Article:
Reporting Alex DeMetrick
FREDERICK, Md. (WJZ) — As donations go, it is unusual.
During the Battle of Gettysburg, a wounded Civil War general’s leg was amputated. He donated it the Army’s medical museum.
Alex DeMetrick reports it’s been on exhibit ever since.
A small display case in a hallway at Fort Detrick in Frederick holds what’s left of a leg on loan. It’s a relic of the Civil War Battle of Gettysburg, amputated after it was hit by a 12-pound cannon ball.
“Broke both bones in the lower leg and obviously mangled the leg. He had a battlefield amputation,” said Maj. General James Gilman, U.S. Army.
The leg belonged to Union General Daniel Sickles, who heard the Army’s new medical museum in Washington was looking for specimens.
“He actually had the leg encased in a small box — a velvet lined box — where the leg was stored and shipped to Washington. Sickles added a note, ‘Complements Major General D.E.S.’ in the box,” said Tim Clarke, National Museum of Health & Medicine.
Re-enactments of that war capture the feel without the pain. But in the real battles, amputations were often the first, last and only treatment.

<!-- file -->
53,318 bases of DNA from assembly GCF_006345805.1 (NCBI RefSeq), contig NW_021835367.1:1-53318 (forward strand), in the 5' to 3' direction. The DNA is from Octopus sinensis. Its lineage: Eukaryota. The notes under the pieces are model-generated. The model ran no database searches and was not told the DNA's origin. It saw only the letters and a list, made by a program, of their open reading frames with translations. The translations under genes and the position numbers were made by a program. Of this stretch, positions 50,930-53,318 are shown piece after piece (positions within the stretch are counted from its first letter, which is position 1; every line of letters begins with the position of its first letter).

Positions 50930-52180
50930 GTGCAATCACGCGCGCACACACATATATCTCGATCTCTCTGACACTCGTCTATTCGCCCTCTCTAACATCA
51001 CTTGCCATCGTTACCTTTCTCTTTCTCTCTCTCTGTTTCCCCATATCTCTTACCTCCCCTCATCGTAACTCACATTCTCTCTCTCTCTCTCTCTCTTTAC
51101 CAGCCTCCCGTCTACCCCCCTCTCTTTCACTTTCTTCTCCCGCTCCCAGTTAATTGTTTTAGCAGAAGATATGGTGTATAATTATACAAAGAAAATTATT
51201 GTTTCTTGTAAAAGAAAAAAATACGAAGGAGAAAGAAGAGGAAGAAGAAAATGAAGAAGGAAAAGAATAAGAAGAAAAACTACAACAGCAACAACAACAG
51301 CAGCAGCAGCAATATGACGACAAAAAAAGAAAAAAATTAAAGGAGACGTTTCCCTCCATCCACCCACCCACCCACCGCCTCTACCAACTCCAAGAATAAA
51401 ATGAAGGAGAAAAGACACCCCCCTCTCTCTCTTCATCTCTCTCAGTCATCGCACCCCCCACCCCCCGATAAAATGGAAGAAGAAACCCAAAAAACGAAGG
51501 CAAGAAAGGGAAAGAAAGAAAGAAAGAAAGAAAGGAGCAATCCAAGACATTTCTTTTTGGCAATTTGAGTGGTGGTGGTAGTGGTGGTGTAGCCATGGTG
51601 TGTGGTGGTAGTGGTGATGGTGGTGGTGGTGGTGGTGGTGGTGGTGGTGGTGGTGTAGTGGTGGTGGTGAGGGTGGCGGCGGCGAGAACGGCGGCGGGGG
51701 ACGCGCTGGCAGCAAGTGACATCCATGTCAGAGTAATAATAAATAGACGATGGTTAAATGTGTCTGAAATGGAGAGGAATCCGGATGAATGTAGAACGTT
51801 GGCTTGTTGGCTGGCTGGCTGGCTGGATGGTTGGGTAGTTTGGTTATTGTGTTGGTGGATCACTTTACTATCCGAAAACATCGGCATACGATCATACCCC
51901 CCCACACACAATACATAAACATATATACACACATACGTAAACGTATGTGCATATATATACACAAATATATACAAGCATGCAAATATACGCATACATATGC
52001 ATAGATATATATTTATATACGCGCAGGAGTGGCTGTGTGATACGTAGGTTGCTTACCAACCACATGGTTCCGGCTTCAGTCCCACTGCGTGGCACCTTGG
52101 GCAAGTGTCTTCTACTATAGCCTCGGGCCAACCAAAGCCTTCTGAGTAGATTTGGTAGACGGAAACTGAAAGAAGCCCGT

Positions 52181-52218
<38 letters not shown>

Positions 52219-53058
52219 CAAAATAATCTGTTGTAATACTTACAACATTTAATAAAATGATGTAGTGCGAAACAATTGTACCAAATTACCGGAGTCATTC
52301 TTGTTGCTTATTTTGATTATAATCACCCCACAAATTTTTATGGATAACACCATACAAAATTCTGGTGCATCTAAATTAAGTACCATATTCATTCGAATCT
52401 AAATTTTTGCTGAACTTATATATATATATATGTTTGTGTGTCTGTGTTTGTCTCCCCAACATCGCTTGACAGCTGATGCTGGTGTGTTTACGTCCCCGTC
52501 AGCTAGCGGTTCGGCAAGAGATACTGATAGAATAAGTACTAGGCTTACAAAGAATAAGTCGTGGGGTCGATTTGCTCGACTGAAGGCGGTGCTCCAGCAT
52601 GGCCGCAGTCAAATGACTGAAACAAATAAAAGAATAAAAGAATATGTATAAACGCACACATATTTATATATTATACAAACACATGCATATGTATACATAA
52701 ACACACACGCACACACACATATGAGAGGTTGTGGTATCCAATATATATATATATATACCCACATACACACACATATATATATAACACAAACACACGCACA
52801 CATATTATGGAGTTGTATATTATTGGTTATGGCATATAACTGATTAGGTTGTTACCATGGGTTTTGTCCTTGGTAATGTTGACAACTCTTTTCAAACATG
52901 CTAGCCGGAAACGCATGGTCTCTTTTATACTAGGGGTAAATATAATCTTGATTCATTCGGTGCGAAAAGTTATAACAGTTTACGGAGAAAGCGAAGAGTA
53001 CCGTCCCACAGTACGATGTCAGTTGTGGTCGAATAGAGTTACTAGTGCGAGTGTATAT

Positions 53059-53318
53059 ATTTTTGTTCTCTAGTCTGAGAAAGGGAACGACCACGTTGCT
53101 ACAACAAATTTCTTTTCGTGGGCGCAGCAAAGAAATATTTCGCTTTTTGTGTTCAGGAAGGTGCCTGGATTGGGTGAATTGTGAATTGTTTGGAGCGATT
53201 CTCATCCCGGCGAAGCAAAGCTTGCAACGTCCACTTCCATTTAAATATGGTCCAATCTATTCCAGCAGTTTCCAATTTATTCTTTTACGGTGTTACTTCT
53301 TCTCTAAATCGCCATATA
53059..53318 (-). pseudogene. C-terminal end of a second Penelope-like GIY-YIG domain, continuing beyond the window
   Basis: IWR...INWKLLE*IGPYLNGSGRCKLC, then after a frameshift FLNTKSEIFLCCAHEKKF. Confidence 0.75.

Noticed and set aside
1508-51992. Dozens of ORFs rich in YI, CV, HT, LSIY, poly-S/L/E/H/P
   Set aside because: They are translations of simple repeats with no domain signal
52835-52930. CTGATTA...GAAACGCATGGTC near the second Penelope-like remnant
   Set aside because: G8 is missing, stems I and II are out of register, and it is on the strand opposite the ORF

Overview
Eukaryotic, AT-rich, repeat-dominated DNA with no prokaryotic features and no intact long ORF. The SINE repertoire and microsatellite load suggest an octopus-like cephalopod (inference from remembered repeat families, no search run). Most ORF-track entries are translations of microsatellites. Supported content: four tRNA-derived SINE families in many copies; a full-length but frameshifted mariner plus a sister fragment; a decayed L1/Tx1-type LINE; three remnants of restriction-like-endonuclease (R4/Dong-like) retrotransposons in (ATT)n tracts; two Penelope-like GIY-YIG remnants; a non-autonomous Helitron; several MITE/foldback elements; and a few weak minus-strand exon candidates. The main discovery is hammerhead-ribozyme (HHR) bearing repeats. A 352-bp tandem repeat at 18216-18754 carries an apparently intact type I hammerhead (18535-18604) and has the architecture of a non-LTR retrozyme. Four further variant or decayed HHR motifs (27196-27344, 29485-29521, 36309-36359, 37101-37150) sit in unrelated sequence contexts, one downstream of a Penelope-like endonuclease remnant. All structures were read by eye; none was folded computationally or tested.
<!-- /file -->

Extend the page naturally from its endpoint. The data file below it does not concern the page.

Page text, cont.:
The Gettysburg Battlefield is not far from Fort Detrick, and it’s the closest Sickles’ leg has come to that landmark since he lost it. It’s being temporarily displayed there while a new museum in Washington is finished. It includes an image of Sickles, who used to visit his leg on the anniversary of its amputation.
“And he would bring his friends and visit the leg on display,” said Clarke.
Exhibits like the leg one weren’t staged as curiosities; they were actually teaching tools.
“To be able to understand this type of cannonball caused this type of trauma, resulted in this type of treatment,” said Clarke.
It’s a learning experience that continues to this day and the modern traumas of war.
The leg will remain at Fort Detrick through the summer.
It will return to public display in the new D.C. museum this fall.